As the country pulls through the worst of the COVID-19 shutdowns, economic recovery moves to the forefront of debate. Will the travel industry rebound? What about retail, especially the brick-and-mortar variety?
While many are wondering if large retailers like Macy’s, J.Crew and Neiman Marcus will retain their premiere places in malls, few are considering whether the world of direct-to-consumer or DTC will also stumble in this changed retail landscape.
Many Reasons DTC’s Dramatic Upswing Stabilized
Throughout 2019, “digitally native vertical brands” were the darling of retail. Stitch Fix, Warby Parker and others became beacons for established brands, including Coca-Cola, to invest in DTC sales channels. Many assume that an environment where everyone is staying home is ideal for DTC.
But even before the coronavirus shutdowns, there were signs that DTC was overextended. Alex Song, the founder and CEO of DTC investor/operator Innovation Department, remarked in Venture Beat about the growing “DTC purgatory” of brands. Song cited Honest Company, Glossier and Casper. He explained that many are “struggling to find liquidity events to satisfy the financial expectations of their venture backers as their revenue growth hits a wall, and most remain too far from profitability to go public.”
The bubble has burst for non-profitable DTC brands largely due to relying on cheap capital and efficient supply chains coming out of China. Many of these brands have leveraged themselves with debt for the sake of growth. Once capital costs start to rise, these businesses would have been at risk regardless of COVID, which has simply accelerated the process.
In the short term, the stimulus checks have moved up some purchases, helping the economy. That being said, we have not yet seen the full impact of the unemployment numbers. When stimulus checks stop coming in, we expect to see another big wave of pullback in consumer spending.
Categories Present Unique Challenges and Opportunities
As people switched to remote work during the lockdown, athleisure was touted as a resilient category. Outdoor Voices, Fabletics and Alo are just a few of the DTC brands in the space, vying against established, deep-pocketed, omnichannel leaders, such as lululemon and Nike. Outdoor Voices was already starting to feel the pinch before COVID, and experts predict the company will go under within the next year.
PipeCandy, a research and insights company, analyzed some 1,000 DTC brands in April and found that 36% of these companies fell more than 50% against their 2019 peak-traffic months. Some pet care, fitness products, gardening and home improvement, cooking, household supplies, online grocery and tech companies did manage to top their 2019 peaks, as PipeCandy’s and our own data revealed.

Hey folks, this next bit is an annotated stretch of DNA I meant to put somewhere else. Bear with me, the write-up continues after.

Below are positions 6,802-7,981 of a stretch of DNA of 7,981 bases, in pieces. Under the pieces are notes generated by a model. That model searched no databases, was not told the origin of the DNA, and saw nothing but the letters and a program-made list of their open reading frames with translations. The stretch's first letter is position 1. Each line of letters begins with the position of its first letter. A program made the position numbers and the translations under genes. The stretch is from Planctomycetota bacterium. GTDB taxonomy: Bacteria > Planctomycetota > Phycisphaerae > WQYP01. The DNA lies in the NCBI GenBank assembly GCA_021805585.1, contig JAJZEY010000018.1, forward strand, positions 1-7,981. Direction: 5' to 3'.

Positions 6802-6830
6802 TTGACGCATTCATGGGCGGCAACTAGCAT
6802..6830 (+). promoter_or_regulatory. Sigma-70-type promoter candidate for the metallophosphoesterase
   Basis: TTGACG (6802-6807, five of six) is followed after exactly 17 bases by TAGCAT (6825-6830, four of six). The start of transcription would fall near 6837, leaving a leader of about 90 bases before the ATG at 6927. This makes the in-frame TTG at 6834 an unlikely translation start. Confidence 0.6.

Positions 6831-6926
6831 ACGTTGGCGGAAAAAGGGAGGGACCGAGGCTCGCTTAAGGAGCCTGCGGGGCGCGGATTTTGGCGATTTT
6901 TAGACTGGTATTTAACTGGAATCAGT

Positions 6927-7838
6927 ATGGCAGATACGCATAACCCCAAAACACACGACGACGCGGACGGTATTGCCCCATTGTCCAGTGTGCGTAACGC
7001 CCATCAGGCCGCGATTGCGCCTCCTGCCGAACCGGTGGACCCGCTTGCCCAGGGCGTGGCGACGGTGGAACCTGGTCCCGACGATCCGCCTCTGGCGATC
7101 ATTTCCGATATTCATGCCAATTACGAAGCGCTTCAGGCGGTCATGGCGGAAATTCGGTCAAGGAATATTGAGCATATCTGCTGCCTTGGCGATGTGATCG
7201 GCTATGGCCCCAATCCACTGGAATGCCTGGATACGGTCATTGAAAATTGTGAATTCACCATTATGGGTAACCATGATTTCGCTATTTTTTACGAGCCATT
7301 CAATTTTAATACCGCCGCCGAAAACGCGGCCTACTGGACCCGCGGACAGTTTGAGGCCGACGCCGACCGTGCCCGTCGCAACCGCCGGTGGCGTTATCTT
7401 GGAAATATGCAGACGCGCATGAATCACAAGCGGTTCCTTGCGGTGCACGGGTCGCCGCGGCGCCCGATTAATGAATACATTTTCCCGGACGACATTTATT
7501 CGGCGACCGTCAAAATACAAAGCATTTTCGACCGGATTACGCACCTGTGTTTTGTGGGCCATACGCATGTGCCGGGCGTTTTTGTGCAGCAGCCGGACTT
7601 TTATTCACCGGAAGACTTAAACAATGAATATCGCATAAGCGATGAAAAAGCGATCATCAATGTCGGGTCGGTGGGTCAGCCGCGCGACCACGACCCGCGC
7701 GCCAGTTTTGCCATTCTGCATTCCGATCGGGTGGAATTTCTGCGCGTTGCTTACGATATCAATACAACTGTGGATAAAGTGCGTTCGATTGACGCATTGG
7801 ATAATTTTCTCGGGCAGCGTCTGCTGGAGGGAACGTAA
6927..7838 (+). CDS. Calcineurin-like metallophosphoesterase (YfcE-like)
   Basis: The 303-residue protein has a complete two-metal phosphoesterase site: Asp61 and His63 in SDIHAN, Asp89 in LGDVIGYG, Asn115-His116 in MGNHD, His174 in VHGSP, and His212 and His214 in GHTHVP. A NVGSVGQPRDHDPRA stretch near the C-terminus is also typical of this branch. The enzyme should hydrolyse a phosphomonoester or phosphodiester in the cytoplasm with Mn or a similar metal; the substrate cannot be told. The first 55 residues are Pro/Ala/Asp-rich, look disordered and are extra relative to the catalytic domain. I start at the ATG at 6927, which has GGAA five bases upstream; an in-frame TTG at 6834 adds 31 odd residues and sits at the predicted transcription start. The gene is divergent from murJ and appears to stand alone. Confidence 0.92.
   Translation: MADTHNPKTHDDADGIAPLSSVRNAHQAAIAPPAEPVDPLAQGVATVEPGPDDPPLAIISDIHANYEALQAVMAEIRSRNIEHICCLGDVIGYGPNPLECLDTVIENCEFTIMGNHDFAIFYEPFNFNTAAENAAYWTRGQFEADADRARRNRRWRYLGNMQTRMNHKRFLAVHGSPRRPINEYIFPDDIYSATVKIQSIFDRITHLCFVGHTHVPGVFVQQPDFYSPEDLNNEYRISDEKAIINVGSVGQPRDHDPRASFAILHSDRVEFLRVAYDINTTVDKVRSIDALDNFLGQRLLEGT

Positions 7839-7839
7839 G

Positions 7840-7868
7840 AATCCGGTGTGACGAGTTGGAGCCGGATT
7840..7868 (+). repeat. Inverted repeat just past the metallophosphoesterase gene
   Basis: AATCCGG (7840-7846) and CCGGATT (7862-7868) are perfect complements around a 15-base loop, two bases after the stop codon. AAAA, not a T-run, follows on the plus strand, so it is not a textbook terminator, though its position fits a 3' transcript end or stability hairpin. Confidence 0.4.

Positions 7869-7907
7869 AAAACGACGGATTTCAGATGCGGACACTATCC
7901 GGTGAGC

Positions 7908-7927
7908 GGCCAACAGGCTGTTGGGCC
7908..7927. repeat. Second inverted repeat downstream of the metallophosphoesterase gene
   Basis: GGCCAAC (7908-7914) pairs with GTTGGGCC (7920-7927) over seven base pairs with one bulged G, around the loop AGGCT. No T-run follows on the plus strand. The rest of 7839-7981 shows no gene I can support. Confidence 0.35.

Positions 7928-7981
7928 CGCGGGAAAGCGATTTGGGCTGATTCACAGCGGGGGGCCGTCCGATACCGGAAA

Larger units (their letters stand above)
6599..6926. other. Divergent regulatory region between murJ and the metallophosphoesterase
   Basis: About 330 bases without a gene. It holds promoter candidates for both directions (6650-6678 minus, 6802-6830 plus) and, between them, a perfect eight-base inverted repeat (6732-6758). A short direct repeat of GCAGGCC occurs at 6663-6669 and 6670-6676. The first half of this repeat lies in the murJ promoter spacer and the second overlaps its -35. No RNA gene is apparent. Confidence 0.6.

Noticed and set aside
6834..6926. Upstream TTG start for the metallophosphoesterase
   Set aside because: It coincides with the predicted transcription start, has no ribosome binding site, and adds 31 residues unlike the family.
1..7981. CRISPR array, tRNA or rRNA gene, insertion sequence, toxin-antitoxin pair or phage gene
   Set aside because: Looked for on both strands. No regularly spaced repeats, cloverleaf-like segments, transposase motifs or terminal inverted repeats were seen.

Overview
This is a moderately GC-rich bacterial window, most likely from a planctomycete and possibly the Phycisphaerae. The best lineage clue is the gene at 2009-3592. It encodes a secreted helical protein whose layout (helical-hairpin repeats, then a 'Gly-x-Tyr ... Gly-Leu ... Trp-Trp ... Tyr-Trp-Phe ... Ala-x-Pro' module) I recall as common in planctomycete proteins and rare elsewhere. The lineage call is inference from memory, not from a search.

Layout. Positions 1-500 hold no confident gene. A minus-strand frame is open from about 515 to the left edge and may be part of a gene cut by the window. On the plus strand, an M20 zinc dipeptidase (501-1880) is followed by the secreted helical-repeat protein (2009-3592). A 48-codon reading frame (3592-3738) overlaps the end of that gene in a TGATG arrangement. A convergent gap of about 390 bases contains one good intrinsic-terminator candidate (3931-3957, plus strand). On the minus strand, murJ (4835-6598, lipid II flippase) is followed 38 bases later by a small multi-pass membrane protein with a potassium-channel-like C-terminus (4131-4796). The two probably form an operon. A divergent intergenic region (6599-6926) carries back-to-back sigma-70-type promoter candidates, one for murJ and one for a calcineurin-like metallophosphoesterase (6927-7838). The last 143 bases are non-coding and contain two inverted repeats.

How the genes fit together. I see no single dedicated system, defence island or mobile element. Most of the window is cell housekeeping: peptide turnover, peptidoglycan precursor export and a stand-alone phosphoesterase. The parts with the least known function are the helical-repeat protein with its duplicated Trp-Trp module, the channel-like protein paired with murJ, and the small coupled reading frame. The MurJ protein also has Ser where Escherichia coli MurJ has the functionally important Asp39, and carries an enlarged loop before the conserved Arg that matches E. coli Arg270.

Outdoor Voices’ issues reflect longer-term problems than the coronavirus. The brand became a DTC champ thanks to a charismatic founder who embodied the brand ethos, as well as a passionate Millennial following fed by Instagram marketing. Social launched it, venture capital built it; but ultimately, the burn rate of rising customer acquisition costs on the major social platforms, combined with established competition, is quieting Outdoor Voices.
Away luggage is another DTC startup that shook its omnichannel cousins. In April, it announced on Medium that its sales dropped more than 90% during the first few weeks of the lockdown, leading the company to lay off or furlough half its employees.
Few industries have suffered more during the shutdown than travel. But Away was already showing signs of stress. Airlines were declining to check its battery-powered smart luggage out of safety concerns. And Samsonite, or for that matter Amazon’s private label Amazon Basics luggage, can be bought as easily online as Away.
Before the pandemic, Away’s leaders were talking about launching 50 retail stores and travel peripherals in health and beauty and clothing, but that seems overly optimistic today.
What DTC Brands Can Do Now To Improve Outlook
As a sales/marketing channel, DTC and digitally native brands will, of course, survive current economic conditions. There are a few things to consider for success.
Smart companies are taking efforts to remain profitable. They are working on efficient supply chain processes, ensuring they have enough inventory, but not excess, and seeking more affordable opportunities to advertise where inventory has opened up. The brands set to succeed will adapt to digital marketing trends, such as shifting ad spend to test rapidly growing channels like video and social, as well as evolving their site experience to reduce friction.
On the flip side, many businesses have not invested enough in digital and are now playing catch-up. It will be imperative that these companies hire intelligent people. As a result of mass layoffs, there will be a lot of talent on the market, and now is the time to invest in the next round of leaders.
Additionally, investing in superior products is vital. People are going to be more receptive to higher-quality products moving forward, after a long period of only buying what they really need. Perhaps most importantly, companies should evolve their marketing messages to be more empathetic, as many people are stressed, more actively aware of social and societal issues and going through hard times.
Like those in any channel, DTC brands that exceed the expectations of customers will be rewarded with their loyalty.
Jason Roussos is Senior Vice President of Strategy at Adlucent. He has over 20 years of experience in business development, e-Commerce, technology, B2B and startups. Roussos is focused on helping clients improve both revenue and profit growth through innovations in technology and digital marketing strategy. Roussos has a bachelor’s degree in Political Science from the University of Texas. In addition, he has a Master’s of Business Administration from Arizona State University.